Homing in on developmental epigenetics

August 23, 2013
Figure 1: Fluorescent mouse primordial germ cells approximately 12 days after fertilization. Credit: 2013 Kuniya Abe, RIKEN BioResource Center

Germ cells have unique molecular features that enable them to perform the important task of transmitting genetic information to the next generation. During development from their embryonic primordial state, germ cells are thought to be reprogrammed by epigenetic modification of their DNA. However, due to the significant technical challenges associated with epigenetic analysis of rare cells such as primordial germ cells, the exact nature and effect of such epigenetic changes remains poorly understood. Kuniya Abe, Rieko Ikeda and colleagues from the RIKEN BioResource Center have now developed a method that enables as few as 100 cells to be analyzed for epigenetic changes, providing new insight into these processes.

Epigenetic changes regulate gene expression without altering the underlying DNA sequence. They involve highly specific chemical modifications of DNA and DNA-bound proteins that activate or deactivate individual or related sets of genes. DNA methylation is one such epigenetic mechanism, and the technique developed by Abe's team is an adaptation of an existing microarray-based assay method for detecting DNA methylation. "Our modification of the state-of-the-art approach might be useful for basic research as well as diagnostic applications when less than a nanogram of genomic DNA is available," says Abe.

Using their technique on embryonic , the researchers compared the extent to which the genomic DNA of , stem cells, and both male and female germ cells at different stages of development is tagged with methyl groups. Looking specifically at germ cells (Fig. 1), they found that large stretches of DNA on the X chromosome of male germ cells were depleted of methyl groups. These large 'hypomethylated' domains frequently included genes with germ cell- or testis-specific expression, including cancer testis antigen (CTA) genes, which are expressed in male germ cells and , but not in normal somatic cells. Genes in these regions were also expressed despite the presence of a histone modification that normally suppresses gene expression.

"The mechanistic basis for the relationship between hypomethylation and the expression of CTA genes remains to be established," says Abe. "We suspect that a change in nuclear architecture that controls the accessibility of the genes to the transcriptional apparatus might be involved."

Abe also notes that if CTA gene expression does indeed contribute to oncogenesis, then understanding the epigenetic regulation of these genes in germ cells could provide insight into the molecular events that cause certain types of cancer.

Explore further: Epigenetic changes to fat cells following exercise

More information: Ikeda, R., et al. Large, male germ cell-specific hypomethylated DNA domains with unique genomic and epigenomic features on the mouse X chromosome, DNA Research, 15 July 2013. dx.doi.org/10.1093/dnares/dst030

Related Stories

Epigenetic changes to fat cells following exercise

July 3, 2013
Exercise, even in small doses, changes the expression of our innate DNA. New research from Lund University in Sweden has described for the first time what happens on an epigenetic level in fat cells when we undertake physical ...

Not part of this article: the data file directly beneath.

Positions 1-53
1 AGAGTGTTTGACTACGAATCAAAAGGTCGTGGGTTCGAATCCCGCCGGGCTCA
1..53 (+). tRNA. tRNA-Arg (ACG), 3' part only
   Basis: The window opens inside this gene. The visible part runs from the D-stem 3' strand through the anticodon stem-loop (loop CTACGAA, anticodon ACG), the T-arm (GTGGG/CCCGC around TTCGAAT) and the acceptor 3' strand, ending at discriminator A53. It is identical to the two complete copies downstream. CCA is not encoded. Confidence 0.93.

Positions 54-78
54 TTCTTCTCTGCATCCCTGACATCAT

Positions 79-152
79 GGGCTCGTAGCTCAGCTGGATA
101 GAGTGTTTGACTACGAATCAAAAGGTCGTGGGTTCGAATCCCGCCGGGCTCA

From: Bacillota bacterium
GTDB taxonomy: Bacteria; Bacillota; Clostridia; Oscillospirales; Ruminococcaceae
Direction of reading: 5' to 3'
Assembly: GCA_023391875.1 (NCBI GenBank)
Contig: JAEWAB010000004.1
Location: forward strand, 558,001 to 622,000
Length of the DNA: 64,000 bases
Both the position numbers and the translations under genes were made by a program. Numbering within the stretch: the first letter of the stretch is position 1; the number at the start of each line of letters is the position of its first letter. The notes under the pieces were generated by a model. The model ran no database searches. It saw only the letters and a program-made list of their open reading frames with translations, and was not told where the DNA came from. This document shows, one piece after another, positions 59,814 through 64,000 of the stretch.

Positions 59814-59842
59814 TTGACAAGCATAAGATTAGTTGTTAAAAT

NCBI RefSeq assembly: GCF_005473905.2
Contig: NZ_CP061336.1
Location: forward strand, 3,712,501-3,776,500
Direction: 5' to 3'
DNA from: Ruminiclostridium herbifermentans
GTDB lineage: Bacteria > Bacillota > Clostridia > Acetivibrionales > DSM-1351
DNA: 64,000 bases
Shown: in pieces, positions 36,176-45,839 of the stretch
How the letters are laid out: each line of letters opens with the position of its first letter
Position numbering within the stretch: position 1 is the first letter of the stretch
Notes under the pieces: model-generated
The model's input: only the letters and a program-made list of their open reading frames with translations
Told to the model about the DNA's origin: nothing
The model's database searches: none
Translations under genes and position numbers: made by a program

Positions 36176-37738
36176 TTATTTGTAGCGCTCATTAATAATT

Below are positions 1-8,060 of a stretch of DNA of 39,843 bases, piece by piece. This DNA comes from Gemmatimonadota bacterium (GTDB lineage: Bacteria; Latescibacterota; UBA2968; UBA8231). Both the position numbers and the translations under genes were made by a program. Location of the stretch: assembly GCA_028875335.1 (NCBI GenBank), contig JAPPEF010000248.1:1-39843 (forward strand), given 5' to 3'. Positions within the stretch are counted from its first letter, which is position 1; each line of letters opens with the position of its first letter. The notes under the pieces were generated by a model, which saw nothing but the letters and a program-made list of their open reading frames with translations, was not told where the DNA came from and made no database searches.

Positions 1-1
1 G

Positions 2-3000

Scientists uncover mechanism by which plants inherit epigenetic modifications

September 20, 2012
During embryonic development in humans and other mammals, sperm and egg cells are essentially wiped clean of chemical modifications to DNA called epigenetic marks. They are then held in reserve to await fertilization.

The secret of DNA methylation

June 18, 2013
Methylation refers to a chemical modification of DNA and this modification can occur in millions of positions in the DNA sequence. Until now, scientists believed that this epigenetic phenomenon actively reduced the expression ...

Recommended for you

A rogue gene is causing seizures in babies—here's how scientists wants to stop it

July 26, 2017
Two rare diseases caused by a malfunctioning gene that triggers seizures or involuntary movements in children as early as a few days old have left scientists searching for answers and better treatment options.

Scientists provide insight into genetic basis of neuropsychiatric disorders

July 21, 2017
A study by scientists at the Children's Medical Center Research Institute at UT Southwestern (CRI) is providing insight into the genetic basis of neuropsychiatric disorders. In this research, the first mouse model of a mutation ...

Scientists identify new way cells turn off genes

July 19, 2017
Cells have more than one trick up their sleeve for controlling certain genes that regulate fetal growth and development.

South Asian genomes could be boon for disease research, scientists say

July 18, 2017
The Indian subcontinent's massive population is nearing 1.5 billion according to recent accounts. But that population is far from monolithic; it's made up of nearly 5,000 well-defined sub-groups, making the region one of ...

Mutant yeast reveals details of the aberrant genomic machinery of children's high-grade gliomas

July 18, 2017
St. Jude Children's Research Hospital biologists have used engineered yeast cells to discover how a mutation that is frequently found in pediatric brain tumor high-grade glioma triggers a cascade of genomic malfunctions.

Late-breaking mutations may play an important role in autism

July 17, 2017
A study of nearly 6,000 families, combining three genetic sequencing technologies, finds that mutations that occur after conception play an important role in autism. A team led by investigators at Boston Children's Hospital ...

0 comments

Please sign in to add a comment. Registration is free, and takes less than a minute. Read more

Click here to reset your password.
Sign in to get notified via email when new comments are made.